Public Health Resources


Date of this Version



BMC Family Practice 2006, 7:51, pp.1-7. doi:10.1186/1471-2296-7-51


U.S. government work.


Background: Little is known about the impact of the recent varicella vaccine shortage. To assess the temporal trend in varicella vaccine administration before 18 and 24 months of age in a community cohort of children prior to, during and after the recent varicella vaccine shortage. And to compare the temporal trends in varicella vaccinations to trends of an older, more widely accepted vaccine, the MMR.

Methods: Community population-based birth cohorts were identified who were eligible for the varicella vaccination before, during and after the 2001 to 2002 varicella vaccine shortage. Only children (84% of all) who remained in the community through their second birthday were included. For each child in the cohort, the medical records and immunization registry records from both medical facilities in the county were reviewed to identify the dates and sites for all varicella immunizations given. In addition to varicella immunizations, the dates of all MMR vaccinations were recorded. Additional data abstracted included the child's birth date, gender and dates of any recognized cases of chickenpox up through age 24 months.

Results: Of the 2,512 children in the birth cohorts, 50.8% were boys. In the three cohorts combined, 81.1% of the boys and 79.3% of the girls (p = 0.30) received the varicella vaccine by age 24 months. The pre-shortage community rate of varicella immunization was 79.7% by 24 months of age. During the varicella vaccine shortage, the rate of varicella immunization by 24 months fell to 77.2%. Only 6 additional children received a "catch-up" immunization by 36 months of age. In the post shortage period the community 24-month immunization rate rebounded to a level higher than the pre-shortage rate 84.0%. During the almost three years of observation, the MMR immunization rate by age 24 months was constant (87%).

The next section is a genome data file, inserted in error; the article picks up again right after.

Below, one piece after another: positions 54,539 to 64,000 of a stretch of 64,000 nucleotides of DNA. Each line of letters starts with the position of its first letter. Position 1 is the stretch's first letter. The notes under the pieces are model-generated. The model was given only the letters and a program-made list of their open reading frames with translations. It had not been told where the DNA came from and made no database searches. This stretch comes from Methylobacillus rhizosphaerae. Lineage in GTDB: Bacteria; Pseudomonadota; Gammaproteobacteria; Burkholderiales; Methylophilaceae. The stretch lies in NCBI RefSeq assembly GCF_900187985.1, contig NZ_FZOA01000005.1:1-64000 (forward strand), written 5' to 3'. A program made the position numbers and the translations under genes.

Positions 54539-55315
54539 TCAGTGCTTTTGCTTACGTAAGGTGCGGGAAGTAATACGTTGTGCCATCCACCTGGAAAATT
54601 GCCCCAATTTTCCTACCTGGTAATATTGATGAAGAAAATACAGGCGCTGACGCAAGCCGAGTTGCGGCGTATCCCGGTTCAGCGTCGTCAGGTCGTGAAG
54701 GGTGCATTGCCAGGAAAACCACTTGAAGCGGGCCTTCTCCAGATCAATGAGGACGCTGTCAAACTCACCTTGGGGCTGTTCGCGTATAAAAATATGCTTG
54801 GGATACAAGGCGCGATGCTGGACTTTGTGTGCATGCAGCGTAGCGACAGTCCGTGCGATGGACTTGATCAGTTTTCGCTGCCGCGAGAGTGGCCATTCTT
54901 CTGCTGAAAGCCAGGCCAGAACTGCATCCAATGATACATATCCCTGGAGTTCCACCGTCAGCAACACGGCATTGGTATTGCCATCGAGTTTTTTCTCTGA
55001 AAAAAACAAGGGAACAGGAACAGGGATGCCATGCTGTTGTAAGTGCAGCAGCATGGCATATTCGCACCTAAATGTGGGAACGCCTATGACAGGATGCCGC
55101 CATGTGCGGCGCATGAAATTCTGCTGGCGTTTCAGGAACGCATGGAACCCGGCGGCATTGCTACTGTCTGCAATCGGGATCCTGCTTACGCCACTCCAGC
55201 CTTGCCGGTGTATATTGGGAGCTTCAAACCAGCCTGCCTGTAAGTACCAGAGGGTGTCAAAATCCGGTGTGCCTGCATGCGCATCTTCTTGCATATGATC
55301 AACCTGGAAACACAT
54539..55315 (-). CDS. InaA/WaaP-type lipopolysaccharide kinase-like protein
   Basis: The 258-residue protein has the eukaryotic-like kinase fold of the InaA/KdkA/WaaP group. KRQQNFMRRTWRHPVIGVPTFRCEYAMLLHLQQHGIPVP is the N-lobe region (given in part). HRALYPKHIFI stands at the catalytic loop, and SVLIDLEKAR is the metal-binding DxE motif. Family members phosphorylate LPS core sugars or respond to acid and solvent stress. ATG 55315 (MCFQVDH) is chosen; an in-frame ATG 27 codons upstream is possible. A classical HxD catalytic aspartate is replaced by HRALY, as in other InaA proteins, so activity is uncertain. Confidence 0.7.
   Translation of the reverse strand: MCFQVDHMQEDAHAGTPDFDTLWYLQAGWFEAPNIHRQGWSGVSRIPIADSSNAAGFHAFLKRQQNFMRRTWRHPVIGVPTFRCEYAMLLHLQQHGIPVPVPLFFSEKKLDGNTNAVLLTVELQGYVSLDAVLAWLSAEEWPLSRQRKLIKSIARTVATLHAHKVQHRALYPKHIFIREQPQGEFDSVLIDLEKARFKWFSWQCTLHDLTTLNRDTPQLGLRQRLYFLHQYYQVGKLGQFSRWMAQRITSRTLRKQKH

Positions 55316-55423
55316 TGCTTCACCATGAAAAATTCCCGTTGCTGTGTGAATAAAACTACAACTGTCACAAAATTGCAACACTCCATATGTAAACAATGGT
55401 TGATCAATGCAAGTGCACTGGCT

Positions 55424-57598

Conclusion: The varicella shortage was associated with an immediate drop in the 24-month varicella immunizations rate but rebounded quickly to above pre-shortage rates. In this community the only long term impact of the varicella vaccine shortage may be on the small number of children who still had not received catch-up varicella immunizations by 36 months of age.